It’s always hard to tell, when you’re following a race driver in a different type of car, whether they’re actually trying to lose you or just humoring you. But as we get into the second and third sessions, it does seem like Long is pushing it a little—at least in the corners. On one lap, over the bump at the top of the hill, under the bridge, I see the Turbo S’s rear end skip sideways as Long powers up and over. There are a couple other times when I can see his rear end sliding around, and eventually Long abandons the no-climbing-the-curbs dictum and starts drawing some fairly straight lines. At Turn 3 he sends it up over the wide paved area on the inside of the turn, and I follow suit, feeling the GT3’s right side go momentarily airborne before the hand-of-God aero shoves it back to the pavement a little quicker than gravity would have accomplished on its own.
Turn-in is immense. With that wide front track, standard rear-wheel steering, and the pseudo-race Michelins, it feels like you can tighten your line whenever you want. Those tires, by the way, use the Sport Cup 2 carcass and the tread compound of a race slick, with a millimeter less tread depth for good measure. They like to run hot, 150 to 160 degrees, and once they’re warm they start picking up rubber from the track surface and flinging it everywhere. Out on the back straight, at about 135 mph or so, you start hearing the whump-whump-whump of the tires shedding clots of rubber. After a session, there are black streaks of molten rubber along the flanks of the car.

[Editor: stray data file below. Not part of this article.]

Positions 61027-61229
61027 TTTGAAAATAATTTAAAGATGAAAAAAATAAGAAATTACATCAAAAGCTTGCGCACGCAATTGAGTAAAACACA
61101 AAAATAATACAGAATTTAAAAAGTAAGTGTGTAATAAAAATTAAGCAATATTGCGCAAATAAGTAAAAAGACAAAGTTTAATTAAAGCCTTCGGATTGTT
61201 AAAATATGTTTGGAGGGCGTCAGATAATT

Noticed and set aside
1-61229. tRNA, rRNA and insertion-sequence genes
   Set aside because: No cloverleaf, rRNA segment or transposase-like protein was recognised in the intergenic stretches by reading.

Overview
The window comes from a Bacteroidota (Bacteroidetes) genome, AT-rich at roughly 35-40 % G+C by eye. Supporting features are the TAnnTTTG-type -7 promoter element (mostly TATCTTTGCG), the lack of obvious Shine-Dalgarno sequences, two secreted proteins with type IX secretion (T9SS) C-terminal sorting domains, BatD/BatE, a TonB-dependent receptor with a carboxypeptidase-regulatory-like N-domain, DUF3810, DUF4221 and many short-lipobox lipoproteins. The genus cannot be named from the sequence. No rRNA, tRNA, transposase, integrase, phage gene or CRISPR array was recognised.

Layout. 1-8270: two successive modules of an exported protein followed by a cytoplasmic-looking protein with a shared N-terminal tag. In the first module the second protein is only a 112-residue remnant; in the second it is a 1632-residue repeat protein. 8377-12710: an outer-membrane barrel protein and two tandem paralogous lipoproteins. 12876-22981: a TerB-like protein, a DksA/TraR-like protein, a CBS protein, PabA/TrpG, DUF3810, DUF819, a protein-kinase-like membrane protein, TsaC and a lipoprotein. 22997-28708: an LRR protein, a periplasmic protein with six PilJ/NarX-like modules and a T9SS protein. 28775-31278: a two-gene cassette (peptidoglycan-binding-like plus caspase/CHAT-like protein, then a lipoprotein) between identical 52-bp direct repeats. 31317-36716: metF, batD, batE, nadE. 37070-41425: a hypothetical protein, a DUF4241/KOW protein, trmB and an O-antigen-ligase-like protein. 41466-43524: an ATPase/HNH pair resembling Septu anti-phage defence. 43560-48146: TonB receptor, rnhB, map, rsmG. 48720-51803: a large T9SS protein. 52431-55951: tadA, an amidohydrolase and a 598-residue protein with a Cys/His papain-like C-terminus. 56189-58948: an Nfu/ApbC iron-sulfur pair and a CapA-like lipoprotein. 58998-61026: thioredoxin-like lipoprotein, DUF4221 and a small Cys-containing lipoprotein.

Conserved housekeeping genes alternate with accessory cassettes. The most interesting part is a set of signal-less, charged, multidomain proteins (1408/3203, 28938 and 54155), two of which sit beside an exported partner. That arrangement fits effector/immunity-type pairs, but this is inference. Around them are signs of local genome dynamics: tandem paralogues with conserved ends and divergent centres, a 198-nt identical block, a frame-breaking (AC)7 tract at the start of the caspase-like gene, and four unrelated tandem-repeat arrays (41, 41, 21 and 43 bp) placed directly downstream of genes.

The back straight is also where Long likes to remind us that his car has 640 horsepower. Quick as the GT3 is, there’s not much that hangs with a Turbo S in a straight line. Long tends to hammer it up to about 145 mph or so and then cruise toward the hairpin left at the end of the straight. Eventually we ramp it up to 155 mph but we’re still braking way early, which is fine with me. A couple years ago I drove a 991 GT3 RS here, and this car feels quicker.
By the third session, I’ve moved to Track mode, and the main difference seems to be that the transmission becomes crazy aggressive—there is now truly no need to use the paddles. Also, I was pleased to discover that the GT3 will still bristle if provoked. On one lap, I’m not quite straight into the braking zone on the back straight, and even that smidge of steering lock combined with hard braking causes the tail to give a disdainful wag as it unloads. Which is my fault, sure, but it’s also nice to know that Porsche hasn’t completely banished every remnant of orneriness from the GT3.
This is a car that otherwise makes you feel like a hero. Whether you are or not.